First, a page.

The flow we experience is simply awesome:

  • First we write using DraftIn's tools. I'm doing this now. editing

  • Next, we publish to dojo4's robot publish

  • The robot informs us of her progress robot

  • Content shows up, and even renders, on GitHub github nova

And, a few minutes a new is born.

Too Long; Do Read.

Writers write.

Other's don't. No tool in the world will cause creative kundalini energy to wake someone up at 3am to post a new blog.

Static is magic.

Give up reasoning about caching: just cache it all NOW. Static serves like lighting, for next to zero cost, and it unshackles the inner designer of everyone that touches the code.

GitHub is king.

You want all your content in revision control. We can roll our entire site back exactly as it was 7 days, 4 hours, and 2 minutes ago including styles and data. We can pinpoint every single change, no matter how small, that was made to our website by whom and when; we can undo these changes too. We can re-create our entire site in seconds on any platform capable of serving simple HTML.

Can you?

Design is dead.

I don't know what you call it, but the people that are building the modern web are technicians - front-end engineers. The proliferation of devices, technologies, and expectations has kersploded into a landscape that can only be managed by people with meticulous notes in moleskines that obsess over web standards and - wait for it - code. Ideas have gotten complicated and the ancient 'design and build' philosophy that worked with 960 pixel screens (for a week) has gone the way of the Dojo. Er, Dodo.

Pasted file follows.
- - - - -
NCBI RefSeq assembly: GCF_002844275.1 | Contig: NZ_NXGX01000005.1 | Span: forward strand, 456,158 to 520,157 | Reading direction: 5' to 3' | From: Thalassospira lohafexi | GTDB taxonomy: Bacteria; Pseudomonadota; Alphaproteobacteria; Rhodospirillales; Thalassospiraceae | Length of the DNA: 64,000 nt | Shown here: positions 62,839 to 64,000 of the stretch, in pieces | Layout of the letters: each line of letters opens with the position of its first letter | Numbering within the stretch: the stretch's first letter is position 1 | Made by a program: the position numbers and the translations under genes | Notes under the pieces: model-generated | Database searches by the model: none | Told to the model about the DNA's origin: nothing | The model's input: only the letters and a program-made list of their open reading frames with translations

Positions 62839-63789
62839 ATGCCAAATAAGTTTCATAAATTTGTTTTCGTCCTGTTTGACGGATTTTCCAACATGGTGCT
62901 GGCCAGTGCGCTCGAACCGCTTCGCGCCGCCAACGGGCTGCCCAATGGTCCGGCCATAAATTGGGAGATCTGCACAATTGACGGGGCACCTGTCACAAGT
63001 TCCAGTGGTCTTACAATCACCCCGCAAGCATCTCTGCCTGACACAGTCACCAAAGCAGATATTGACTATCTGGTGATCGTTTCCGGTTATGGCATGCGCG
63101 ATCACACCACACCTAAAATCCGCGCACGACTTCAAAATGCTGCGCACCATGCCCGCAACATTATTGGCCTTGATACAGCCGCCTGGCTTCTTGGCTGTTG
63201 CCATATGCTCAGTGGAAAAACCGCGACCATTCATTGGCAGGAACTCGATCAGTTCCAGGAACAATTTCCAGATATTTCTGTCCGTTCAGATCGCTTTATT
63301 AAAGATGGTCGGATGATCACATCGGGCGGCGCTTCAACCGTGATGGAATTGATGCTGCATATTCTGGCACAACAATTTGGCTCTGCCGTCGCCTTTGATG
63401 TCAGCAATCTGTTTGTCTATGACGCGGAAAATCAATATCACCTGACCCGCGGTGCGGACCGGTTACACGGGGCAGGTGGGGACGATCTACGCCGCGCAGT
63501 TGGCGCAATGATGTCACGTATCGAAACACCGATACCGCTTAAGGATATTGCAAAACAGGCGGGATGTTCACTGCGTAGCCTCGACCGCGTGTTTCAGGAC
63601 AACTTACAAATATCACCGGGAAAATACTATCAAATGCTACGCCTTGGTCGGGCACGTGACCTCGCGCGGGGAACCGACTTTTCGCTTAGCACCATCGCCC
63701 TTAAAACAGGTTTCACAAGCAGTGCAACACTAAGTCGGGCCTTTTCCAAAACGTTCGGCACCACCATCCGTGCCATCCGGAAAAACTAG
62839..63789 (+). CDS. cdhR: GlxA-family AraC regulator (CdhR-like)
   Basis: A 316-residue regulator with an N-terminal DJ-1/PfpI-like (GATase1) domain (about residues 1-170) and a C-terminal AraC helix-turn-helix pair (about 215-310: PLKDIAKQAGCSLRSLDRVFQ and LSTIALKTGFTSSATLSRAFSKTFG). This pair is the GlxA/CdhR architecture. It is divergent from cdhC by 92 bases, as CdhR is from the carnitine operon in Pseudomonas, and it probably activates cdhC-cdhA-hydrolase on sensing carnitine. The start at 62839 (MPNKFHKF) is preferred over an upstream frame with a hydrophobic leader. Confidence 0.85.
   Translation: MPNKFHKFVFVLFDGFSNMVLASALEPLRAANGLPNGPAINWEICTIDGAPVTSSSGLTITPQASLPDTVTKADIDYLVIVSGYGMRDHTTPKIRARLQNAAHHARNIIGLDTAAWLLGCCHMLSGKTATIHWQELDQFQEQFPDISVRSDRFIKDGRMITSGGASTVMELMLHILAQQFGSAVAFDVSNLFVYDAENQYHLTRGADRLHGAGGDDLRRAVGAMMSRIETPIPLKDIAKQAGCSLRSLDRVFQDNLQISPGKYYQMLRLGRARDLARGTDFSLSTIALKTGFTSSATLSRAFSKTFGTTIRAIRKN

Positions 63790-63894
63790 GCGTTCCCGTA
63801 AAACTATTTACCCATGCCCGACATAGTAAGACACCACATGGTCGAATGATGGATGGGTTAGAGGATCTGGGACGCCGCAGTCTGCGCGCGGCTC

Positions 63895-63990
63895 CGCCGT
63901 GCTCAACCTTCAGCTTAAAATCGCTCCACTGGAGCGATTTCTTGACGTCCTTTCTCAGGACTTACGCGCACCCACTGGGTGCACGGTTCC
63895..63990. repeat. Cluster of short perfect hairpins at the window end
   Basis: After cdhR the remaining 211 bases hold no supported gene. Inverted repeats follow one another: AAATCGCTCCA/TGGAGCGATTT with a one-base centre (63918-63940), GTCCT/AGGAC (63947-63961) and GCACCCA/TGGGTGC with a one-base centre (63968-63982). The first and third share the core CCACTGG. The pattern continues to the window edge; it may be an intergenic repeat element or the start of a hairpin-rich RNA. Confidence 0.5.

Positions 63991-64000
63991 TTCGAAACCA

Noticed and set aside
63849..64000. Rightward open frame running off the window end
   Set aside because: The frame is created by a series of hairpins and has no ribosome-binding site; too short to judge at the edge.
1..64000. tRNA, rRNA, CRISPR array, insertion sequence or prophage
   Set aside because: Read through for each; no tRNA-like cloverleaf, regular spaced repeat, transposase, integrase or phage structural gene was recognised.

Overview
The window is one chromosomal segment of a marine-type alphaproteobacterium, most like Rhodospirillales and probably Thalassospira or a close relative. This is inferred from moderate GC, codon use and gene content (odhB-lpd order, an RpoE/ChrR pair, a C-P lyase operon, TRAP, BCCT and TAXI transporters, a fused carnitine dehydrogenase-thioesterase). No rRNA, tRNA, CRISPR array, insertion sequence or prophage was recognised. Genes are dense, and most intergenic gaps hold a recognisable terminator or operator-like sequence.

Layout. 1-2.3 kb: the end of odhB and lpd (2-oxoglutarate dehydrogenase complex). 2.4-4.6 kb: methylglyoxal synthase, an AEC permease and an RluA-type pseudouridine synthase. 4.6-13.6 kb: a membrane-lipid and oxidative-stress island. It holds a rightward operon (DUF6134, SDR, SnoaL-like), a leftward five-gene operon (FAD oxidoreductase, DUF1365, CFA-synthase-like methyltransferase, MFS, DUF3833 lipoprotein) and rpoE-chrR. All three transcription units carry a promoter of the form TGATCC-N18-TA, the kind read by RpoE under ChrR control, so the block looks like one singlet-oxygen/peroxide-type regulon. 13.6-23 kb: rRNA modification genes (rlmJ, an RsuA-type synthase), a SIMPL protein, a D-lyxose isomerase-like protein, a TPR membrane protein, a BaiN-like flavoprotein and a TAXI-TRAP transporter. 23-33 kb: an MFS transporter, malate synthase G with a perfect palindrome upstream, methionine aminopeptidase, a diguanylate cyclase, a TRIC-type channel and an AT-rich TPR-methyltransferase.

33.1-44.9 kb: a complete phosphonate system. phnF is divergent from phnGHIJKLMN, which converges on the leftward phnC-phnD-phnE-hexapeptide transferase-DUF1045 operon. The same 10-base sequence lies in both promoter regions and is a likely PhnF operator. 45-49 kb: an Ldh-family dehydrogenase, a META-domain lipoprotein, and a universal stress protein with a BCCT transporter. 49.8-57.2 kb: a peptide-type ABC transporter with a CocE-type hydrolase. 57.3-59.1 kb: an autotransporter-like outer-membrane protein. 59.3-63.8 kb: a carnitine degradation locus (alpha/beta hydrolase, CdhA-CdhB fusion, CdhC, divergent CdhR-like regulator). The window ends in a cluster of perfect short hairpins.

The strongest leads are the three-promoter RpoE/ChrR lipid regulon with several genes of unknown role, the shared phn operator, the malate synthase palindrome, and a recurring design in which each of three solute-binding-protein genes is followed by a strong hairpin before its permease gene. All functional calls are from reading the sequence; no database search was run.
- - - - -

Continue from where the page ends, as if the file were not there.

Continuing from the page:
We aren't in Kansas anymore and your designer had better know how to code.


There is so much more I'd like to say about why going static is awesome. Awesome seeing everyone in the shop contribute to the code in the first week after being deployed. Awesome seeing new bits of creativity come to life. Awesome seeing new people writing. Awesome sleeping at night and not giving a shit if 'the server is up'. Awesome spending 10x less money doing something 10x better than anything we've done before.

But that'll have to wait - we've got more beautiful, screaming fast, responsive static sites to build.

Coming Soon

In the next installment I'll write about how we are taking our site build time from 180 seconds, down to 3. With no new tooling. On Ruby. In about 100 lines of code.


For those of you that prefer to read code over blogs, here's the money shot:

  • the entire, sans a bunch of content and some passwords middleman app
  • the draftin/webhook, lacking only config rack app that listens for our posts, compiles, and then deploys the site on our behalf